Event managers work in stressful environments. In an industry that cannot function without the efforts of hundreds to carry off an event, conflicts are bound to happen. Here’s a few thoughts about how to resolve conflicts at work when they happen and some tips to reduce the likelihood of them occurring again.
Last month, we started a series to give a bit more insight into why we on the Propared team do what we do. We shared how important it was for us to create tools that can potential extend the careers of our fellow live event professionals. Since then, we have publicly launched our application and are overwhelmed at the amazing feedback we are getting. So today, we offer another of our core principles that gets us out of bed.
It’s hard to believe that a mere 18 months ago, Propared was nothing more than a shared thought - a hope for something better. It was something to make our live event colleagues and us happier, a little less stressed, more efficient. It was an idea for a system that could empower us all to be better managers and teammates, to help raise the level of performance for everyone. Truly, it was a desire to provide whatever support we could to the people who work so hard in our industry in reaching their full potential.
Now here we are, at the realization of that idea and a mere prelude to what it will become. It has a name, a mission, and a platform. It boasts a dedicated and enthusiastic team. And we keep pinching ourselves that this day has finally arrived.
The picture above was taken in Stari Grad, a tiny, sleepy port town on the island of Hvar in Dalmatia, Croatia. It was the perfect place to breathe and reset. Two of us, Mel and Ryan, had been running Tinc, a live event production company, for 6 years and the work was crazy. In all that time, we hadn’t really been able to separate ourselves from the day-to-day operation of our company. Finally, the moment came when wepractically pushed ourselves out the door, forcing each other to step away and clear our heads.It was this time away that allowed us to look at the bigger picture, see everything we had done and everything we both needed and wanted to do. We were able to see the genesis of Propared in bits and pieces, choices we made to make Tinc's operations more efficient. And we saw an opportunity to build something more robust and unique for our industry, rather than continue to rely on a Frankenstein's monster of programs that each solve one problem but create a whole series of others. When we returned, we pow-wowed with Derek, passed some ideas back and forth, and Propared was born.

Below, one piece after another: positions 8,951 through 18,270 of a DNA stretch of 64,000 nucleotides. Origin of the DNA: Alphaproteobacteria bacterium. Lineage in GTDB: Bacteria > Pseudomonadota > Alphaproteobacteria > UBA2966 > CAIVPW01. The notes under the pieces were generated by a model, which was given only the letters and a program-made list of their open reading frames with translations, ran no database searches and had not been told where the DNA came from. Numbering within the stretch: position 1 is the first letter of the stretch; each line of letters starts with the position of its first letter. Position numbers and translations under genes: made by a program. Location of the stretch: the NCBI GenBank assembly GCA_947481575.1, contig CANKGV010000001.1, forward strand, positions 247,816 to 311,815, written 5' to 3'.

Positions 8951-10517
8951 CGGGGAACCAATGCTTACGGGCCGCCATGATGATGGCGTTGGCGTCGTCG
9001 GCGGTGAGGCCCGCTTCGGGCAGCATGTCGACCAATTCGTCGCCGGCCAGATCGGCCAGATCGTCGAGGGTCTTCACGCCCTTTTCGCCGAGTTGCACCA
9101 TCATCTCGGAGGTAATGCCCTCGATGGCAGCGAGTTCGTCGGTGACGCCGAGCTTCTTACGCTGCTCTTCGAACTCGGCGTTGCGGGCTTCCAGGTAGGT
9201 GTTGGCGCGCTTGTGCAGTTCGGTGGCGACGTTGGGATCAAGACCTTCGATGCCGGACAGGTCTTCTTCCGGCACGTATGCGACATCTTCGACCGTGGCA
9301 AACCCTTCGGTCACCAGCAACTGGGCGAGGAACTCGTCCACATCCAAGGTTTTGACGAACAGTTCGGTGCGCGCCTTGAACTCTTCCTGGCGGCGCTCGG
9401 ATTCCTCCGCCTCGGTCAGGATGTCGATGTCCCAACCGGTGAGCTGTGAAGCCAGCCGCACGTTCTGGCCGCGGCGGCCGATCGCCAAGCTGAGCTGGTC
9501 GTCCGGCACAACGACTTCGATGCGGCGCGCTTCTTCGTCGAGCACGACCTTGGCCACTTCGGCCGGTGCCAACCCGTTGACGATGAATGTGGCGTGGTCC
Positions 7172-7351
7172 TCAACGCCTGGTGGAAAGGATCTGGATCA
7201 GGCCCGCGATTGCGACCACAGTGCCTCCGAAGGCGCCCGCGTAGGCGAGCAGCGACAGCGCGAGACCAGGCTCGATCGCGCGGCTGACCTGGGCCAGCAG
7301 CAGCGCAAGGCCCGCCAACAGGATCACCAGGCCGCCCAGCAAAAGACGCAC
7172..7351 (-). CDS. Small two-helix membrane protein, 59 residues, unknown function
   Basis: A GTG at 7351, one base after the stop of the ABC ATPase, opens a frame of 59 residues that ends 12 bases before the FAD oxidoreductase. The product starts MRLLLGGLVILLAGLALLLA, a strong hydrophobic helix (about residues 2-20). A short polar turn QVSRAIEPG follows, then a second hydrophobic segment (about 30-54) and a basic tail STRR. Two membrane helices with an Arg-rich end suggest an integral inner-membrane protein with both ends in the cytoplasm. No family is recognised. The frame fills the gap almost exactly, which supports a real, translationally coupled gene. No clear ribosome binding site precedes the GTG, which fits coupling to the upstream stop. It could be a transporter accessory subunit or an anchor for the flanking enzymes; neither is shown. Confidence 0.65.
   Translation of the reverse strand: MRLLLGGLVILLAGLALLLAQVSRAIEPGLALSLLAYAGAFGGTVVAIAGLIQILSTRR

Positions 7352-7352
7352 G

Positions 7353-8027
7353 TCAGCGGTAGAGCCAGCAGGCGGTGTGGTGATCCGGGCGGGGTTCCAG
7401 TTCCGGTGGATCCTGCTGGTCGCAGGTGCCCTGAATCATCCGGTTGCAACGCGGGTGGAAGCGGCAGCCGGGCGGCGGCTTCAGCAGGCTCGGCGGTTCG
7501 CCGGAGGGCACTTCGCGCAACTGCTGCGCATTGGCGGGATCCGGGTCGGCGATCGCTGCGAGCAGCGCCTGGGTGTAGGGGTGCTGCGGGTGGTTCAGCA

What's amazing is that the very idea of us stepping back and looking at the big picture is exactly what Propared is now designed to support. Managers, have the ability to see all the information relevant to their work in one place and can make important decisions quickly and confidently. They spend more time actually managingand less time moving from daily task to daily task.
This is the conversation we want to have with all of you. What does it really mean to be a manager? When we all take a step back and strip away the clutter, what will help us all perform better for our colleagues, our organizations, and ourselves? It is asking those questions and hearing your answers that have got us to where we are today. And it is what will continue to drive us forward.
On behalf ofour team, welcome to Propared. We are here and ready to revolutionize the management of live events. We are here in support of you, fellow stage and production managers. We have your back, designers and event planners. Theatre and dance companies and film production houses, our lines are open. Let's make our industry even better than it already is.
-Mel, Ryan, & Derek, cofounders
Software development is amazingly similar to the theatrical rehearsal process. It used to be that software developers were locked in a small room for months at a time, free of distractions so that they could churn out code as quickly as possible. Of course, one of the fundamentals challenges with this system is that in today's economy, people's needs often change before the complete scope of the work is realized. TO combat this, many startups now practice a method called Agile programming. It essentially works like this.